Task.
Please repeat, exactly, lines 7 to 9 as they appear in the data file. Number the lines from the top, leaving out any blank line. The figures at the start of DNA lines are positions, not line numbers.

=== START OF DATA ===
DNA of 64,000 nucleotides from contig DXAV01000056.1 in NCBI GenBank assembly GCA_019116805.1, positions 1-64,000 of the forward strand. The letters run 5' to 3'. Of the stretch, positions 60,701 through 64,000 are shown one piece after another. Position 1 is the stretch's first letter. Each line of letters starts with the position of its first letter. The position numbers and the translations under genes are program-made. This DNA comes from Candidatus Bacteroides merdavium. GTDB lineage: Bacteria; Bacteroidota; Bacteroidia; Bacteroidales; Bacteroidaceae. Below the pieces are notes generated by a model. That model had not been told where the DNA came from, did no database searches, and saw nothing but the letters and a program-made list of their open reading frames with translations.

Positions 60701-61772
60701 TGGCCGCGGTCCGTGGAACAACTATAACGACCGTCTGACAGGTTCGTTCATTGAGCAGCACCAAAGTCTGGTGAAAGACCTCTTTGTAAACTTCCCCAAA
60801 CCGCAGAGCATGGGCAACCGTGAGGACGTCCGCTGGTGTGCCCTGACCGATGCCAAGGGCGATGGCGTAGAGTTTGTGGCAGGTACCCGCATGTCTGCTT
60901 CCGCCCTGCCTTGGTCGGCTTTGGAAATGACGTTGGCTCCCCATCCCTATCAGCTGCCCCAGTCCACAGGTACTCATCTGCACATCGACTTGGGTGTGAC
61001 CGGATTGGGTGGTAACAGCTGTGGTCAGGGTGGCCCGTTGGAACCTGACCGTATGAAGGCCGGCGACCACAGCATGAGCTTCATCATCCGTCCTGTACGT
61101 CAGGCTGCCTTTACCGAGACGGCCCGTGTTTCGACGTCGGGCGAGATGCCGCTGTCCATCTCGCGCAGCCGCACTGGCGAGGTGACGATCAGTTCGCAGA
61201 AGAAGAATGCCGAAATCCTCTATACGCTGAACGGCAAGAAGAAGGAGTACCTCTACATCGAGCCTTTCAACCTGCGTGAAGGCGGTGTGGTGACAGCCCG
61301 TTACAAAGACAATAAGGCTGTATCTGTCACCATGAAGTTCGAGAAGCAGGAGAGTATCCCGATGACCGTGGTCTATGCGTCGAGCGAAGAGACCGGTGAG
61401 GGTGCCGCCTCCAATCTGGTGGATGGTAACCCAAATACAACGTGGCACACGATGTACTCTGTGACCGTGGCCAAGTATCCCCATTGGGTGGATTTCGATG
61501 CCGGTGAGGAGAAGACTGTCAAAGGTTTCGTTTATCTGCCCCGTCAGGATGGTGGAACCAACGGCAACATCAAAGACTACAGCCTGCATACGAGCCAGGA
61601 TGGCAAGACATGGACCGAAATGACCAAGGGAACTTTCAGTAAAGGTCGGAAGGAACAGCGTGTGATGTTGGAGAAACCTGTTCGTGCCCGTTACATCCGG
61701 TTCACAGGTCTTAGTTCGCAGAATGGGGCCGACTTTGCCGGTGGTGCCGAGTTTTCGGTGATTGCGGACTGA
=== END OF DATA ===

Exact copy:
61101 CAGGCTGCCTTTACCGAGACGGCCCGTGTTTCGACGTCGGGCGAGATGCCGCTGTCCATCTCGCGCAGCCGCACTGGCGAGGTGACGATCAGTTCGCAGA
61201 AGAAGAATGCCGAAATCCTCTATACGCTGAACGGCAAGAAGAAGGAGTACCTCTACATCGAGCCTTTCAACCTGCGTGAAGGCGGTGTGGTGACAGCCCG
61301 TTACAAAGACAATAAGGCTGTATCTGTCACCATGAAGTTCGAGAAGCAGGAGAGTATCCCGATGACCGTGGTCTATGCGTCGAGCGAAGAGACCGGTGAG